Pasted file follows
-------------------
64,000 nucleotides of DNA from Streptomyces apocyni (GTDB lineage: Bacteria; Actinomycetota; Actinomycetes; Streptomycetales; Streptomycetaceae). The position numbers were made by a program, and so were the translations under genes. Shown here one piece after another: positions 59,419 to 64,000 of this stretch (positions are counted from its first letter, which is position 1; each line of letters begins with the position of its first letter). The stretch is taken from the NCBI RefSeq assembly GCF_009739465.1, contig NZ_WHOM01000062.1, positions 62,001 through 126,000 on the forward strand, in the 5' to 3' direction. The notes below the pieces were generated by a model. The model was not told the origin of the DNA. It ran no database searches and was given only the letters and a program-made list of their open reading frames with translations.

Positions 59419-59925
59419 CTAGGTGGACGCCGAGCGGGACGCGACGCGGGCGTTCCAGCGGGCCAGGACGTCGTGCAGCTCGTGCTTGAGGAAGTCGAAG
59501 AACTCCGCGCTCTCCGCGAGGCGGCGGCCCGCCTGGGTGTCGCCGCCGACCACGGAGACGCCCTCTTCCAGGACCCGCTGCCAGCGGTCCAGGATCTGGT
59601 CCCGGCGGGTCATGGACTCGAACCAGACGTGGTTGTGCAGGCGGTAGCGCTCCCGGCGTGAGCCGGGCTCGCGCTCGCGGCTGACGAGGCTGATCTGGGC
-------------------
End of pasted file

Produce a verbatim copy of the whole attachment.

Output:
64,000 nucleotides of DNA from Streptomyces apocyni (GTDB lineage: Bacteria; Actinomycetota; Actinomycetes; Streptomycetales; Streptomycetaceae). The position numbers were made by a program, and so were the translations under genes. Shown here one piece after another: positions 59,419 to 64,000 of this stretch (positions are counted from its first letter, which is position 1; each line of letters begins with the position of its first letter). The stretch is taken from the NCBI RefSeq assembly GCF_009739465.1, contig NZ_WHOM01000062.1, positions 62,001 through 126,000 on the forward strand, in the 5' to 3' direction. The notes below the pieces were generated by a model. The model was not told the origin of the DNA. It ran no database searches and was given only the letters and a program-made list of their open reading frames with translations.

Positions 59419-59925
59419 CTAGGTGGACGCCGAGCGGGACGCGACGCGGGCGTTCCAGCGGGCCAGGACGTCGTGCAGCTCGTGCTTGAGGAAGTCGAAG
59501 AACTCCGCGCTCTCCGCGAGGCGGCGGCCCGCCTGGGTGTCGCCGCCGACCACGGAGACGCCCTCTTCCAGGACCCGCTGCCAGCGGTCCAGGATCTGGT
59601 CCCGGCGGGTCATGGACTCGAACCAGACGTGGTTGTGCAGGCGGTAGCGCTCCCGGCGTGAGCCGGGCTCGCGCTCGCGGCTGACGAGGCTGATCTGGGC